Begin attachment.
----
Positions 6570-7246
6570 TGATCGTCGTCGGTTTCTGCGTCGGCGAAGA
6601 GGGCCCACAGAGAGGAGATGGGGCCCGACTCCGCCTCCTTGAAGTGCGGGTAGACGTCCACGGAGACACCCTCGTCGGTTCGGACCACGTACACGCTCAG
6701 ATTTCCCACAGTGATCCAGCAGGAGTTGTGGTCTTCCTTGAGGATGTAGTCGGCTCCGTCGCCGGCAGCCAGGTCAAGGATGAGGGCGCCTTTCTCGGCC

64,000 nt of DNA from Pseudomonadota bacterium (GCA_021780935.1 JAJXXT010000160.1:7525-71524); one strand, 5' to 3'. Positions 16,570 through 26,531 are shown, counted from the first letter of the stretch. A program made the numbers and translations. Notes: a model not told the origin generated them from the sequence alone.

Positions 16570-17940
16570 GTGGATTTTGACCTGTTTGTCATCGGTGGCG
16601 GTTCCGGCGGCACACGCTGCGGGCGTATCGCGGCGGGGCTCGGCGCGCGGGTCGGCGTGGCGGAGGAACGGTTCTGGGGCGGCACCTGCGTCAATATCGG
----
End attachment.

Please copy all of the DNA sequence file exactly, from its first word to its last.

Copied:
Positions 6570-7246
6570 TGATCGTCGTCGGTTTCTGCGTCGGCGAAGA
6601 GGGCCCACAGAGAGGAGATGGGGCCCGACTCCGCCTCCTTGAAGTGCGGGTAGACGTCCACGGAGACACCCTCGTCGGTTCGGACCACGTACACGCTCAG
6701 ATTTCCCACAGTGATCCAGCAGGAGTTGTGGTCTTCCTTGAGGATGTAGTCGGCTCCGTCGCCGGCAGCCAGGTCAAGGATGAGGGCGCCTTTCTCGGCC

64,000 nt of DNA from Pseudomonadota bacterium (GCA_021780935.1 JAJXXT010000160.1:7525-71524); one strand, 5' to 3'. Positions 16,570 through 26,531 are shown, counted from the first letter of the stretch. A program made the numbers and translations. Notes: a model not told the origin generated them from the sequence alone.

Positions 16570-17940
16570 GTGGATTTTGACCTGTTTGTCATCGGTGGCG
16601 GTTCCGGCGGCACACGCTGCGGGCGTATCGCGGCGGGGCTCGGCGCGCGGGTCGGCGTGGCGGAGGAACGGTTCTGGGGCGGCACCTGCGTCAATATCGG